Type of Publication: Journal article published
    PubMed ID: 24130345
    Signatur Availability
    BibTip Others were also interested in ...
  • 7
    Keywords: CANCER ; RISK ; ASSOCIATION ; HUMANS ; nutrition ; INSULIN-RESISTANCE ; metabolic syndrome ; WOMENS HEALTH ; FISH INTAKE ; DAIRY CONSUMPTION
    Abstract: OBJECTIVE: The long-term association between dietary protein and type 2 diabetes incidence is uncertain. We aimed to investigate the association between total, animal, and plant protein intake and the incidence of type 2 diabetes. RESEARCH DESIGN AND METHODS: The prospective European Prospective Investigation into Cancer and Nutrition (EPIC)-InterAct case-cohort study consists of 12,403 incident type 2 diabetes cases and a stratified subcohort of 16,154 individuals from eight European countries, with an average follow-up time of 12.0 years. Pooled country-specific hazard ratios (HRs) and 95% CI of prentice-weighted Cox regression analyses were used to estimate type 2 diabetes incidence according to protein intake. RESULTS: After adjustment for important diabetes risk factors and dietary factors, the incidence of type 2 diabetes was higher in those with high intake of total protein (per 10 g: HR 1.06 [95% CI 1.02-1.09], Ptrend 〈 0.001) and animal protein (per 10 g: 1.05 [1.02-1.08], Ptrend = 0.001). Effect modification by sex (P 〈 0.001) and BMI among women (P 〈 0.001) was observed. Compared with the overall analyses, associations were stronger in women, more specifically obese women with a BMI 〉30 kg/m(2) (per 10 g animal protein: 1.19 [1.09-1.32]), and nonsignificant in men. Plant protein intake was not associated with type 2 diabetes (per 10 g: 1.04 [0.93-1.16], Ptrend = 0.098). CONCLUSIONS: High total and animal protein intake was associated with a modest elevated risk of type 2 diabetes in a large cohort of European adults. In view of the rapidly increasing prevalence of type 2 diabetes, limiting iso-energetic diets high in dietary proteins, particularly from animal sources, should be considered.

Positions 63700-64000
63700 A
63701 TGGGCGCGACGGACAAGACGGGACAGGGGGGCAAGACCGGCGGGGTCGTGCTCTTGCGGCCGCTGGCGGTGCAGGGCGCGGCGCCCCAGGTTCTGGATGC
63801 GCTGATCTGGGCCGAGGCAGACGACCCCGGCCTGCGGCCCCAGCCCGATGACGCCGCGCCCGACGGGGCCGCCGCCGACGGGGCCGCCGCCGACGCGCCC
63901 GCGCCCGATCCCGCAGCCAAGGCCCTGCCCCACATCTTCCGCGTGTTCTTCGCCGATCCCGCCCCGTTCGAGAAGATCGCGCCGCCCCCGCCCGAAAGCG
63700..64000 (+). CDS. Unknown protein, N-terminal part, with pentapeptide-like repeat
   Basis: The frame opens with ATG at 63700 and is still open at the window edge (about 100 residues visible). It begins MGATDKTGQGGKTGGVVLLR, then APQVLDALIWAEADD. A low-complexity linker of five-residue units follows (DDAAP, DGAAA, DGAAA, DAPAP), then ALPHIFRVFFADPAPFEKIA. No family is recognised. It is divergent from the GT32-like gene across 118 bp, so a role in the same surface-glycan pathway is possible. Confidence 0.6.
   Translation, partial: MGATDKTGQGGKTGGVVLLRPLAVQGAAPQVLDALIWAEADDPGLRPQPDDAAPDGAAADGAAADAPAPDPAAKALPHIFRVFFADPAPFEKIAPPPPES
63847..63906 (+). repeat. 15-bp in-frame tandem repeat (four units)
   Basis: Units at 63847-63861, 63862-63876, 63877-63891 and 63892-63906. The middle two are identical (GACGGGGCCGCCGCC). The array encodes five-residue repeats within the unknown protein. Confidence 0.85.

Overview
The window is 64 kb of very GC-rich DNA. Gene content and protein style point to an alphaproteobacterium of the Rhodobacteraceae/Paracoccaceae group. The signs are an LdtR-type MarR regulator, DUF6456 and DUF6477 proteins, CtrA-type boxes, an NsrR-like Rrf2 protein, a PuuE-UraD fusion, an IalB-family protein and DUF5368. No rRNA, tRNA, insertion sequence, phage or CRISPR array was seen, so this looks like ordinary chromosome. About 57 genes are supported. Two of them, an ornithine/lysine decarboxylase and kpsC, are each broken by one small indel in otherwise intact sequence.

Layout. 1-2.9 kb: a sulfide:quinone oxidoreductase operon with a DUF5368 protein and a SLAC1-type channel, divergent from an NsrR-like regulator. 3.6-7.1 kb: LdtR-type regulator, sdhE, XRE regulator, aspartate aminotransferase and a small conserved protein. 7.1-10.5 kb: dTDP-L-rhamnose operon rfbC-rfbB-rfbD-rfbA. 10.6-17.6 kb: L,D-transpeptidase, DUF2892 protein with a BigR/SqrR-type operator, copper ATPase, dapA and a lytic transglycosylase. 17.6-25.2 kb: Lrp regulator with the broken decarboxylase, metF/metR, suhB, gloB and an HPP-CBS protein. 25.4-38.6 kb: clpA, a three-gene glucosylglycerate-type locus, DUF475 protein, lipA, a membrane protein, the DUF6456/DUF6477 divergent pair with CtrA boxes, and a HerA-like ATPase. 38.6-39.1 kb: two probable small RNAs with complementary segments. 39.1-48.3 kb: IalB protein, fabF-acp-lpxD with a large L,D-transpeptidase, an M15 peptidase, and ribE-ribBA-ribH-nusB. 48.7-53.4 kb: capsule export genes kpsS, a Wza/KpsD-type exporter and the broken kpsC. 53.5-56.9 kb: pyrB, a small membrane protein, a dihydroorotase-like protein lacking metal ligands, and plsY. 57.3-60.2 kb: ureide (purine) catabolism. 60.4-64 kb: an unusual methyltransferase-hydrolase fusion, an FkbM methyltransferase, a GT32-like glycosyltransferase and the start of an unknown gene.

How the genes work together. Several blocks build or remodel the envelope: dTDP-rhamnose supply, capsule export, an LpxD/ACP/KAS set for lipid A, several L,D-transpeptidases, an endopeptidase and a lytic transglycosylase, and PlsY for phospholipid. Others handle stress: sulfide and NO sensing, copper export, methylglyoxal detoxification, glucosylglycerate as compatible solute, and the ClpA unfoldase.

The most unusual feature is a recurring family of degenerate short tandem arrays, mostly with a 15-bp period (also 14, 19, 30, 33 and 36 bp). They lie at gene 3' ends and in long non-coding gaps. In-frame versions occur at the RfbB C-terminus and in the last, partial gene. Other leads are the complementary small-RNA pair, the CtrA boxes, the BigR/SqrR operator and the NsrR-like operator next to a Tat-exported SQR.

Type of Publication: Journal article published
    PubMed ID: 24722499
    Signatur Availability
    BibTip Others were also interested in ...
Close ⊗
This website uses cookies and the analysis tool Matomo. More information can be found here...